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© 2016 Elsevier Inc. All rights reserved. The proficiency and neural underpinnings of human and nonhuman animal ability to estimate or compare different sets of items has been investigated in different fields of research such as evolution, development, and education. The general consensus holds that these abilities are supported by the so-called approximate number system (ANS). In this chapter, we will question the methods used in the ANS studies, challenge the existence of the ANS to some degree, and present an alternative sensory integration theory. First, it is explained how our performance in numerosity judgment tasks can be explained on the basis of a mechanism weighing or integrating the different visual cues. A parallel is drawn between this integration mechanism and conservation abilities. Second, it is discussed how such a integration mechanism can be used to explain the observed relation between performance in numerosity judgment tasks and math achievement.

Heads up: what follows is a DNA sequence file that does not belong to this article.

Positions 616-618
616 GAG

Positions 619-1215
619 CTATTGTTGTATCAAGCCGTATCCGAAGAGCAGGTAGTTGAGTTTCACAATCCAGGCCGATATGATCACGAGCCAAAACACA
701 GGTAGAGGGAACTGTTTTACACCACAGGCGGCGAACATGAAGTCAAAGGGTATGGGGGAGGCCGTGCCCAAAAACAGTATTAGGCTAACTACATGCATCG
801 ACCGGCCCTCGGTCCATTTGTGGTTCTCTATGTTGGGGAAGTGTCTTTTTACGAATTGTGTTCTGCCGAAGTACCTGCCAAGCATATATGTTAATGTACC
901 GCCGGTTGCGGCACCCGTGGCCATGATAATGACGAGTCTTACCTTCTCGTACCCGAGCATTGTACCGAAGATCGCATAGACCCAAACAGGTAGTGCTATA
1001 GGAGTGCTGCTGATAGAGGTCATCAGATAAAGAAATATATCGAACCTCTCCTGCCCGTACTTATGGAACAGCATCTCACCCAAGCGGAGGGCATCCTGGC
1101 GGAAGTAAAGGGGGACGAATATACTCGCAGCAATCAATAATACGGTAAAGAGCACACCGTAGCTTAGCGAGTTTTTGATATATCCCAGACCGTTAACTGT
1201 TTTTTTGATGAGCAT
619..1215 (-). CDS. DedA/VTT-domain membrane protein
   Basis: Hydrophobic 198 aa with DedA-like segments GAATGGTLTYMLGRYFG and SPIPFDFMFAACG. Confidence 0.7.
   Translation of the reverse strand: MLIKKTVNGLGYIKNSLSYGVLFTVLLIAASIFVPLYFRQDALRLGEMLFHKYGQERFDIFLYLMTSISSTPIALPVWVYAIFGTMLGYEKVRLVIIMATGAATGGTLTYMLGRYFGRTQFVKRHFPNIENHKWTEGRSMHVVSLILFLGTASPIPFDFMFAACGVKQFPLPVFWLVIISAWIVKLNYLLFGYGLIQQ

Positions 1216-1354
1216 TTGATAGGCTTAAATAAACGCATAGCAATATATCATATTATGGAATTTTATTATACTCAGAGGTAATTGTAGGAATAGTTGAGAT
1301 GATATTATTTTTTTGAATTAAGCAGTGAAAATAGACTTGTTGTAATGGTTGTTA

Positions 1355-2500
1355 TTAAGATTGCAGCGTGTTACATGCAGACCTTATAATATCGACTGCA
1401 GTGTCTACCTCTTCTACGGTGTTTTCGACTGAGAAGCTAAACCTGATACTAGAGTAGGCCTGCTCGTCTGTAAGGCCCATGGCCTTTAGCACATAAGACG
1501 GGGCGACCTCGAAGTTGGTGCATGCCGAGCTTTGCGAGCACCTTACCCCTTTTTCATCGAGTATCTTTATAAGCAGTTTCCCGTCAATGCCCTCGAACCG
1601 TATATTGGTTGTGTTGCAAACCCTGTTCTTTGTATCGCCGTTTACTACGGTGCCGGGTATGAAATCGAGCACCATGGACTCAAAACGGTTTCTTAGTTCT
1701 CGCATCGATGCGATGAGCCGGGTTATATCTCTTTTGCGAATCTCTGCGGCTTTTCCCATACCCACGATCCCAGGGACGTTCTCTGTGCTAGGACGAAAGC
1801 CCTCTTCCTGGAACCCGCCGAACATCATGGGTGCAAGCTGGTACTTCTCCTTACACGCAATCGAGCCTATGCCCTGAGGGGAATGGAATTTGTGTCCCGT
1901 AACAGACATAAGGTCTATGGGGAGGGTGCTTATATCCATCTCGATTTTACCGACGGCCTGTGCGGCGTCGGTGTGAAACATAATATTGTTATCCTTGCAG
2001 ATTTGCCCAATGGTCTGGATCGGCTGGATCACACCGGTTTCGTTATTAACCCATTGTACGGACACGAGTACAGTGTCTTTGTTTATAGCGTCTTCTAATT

Original publication





Book title

Continuous Issues in Numerical Cognition: How Many or How Much

Publication Date



405 - 418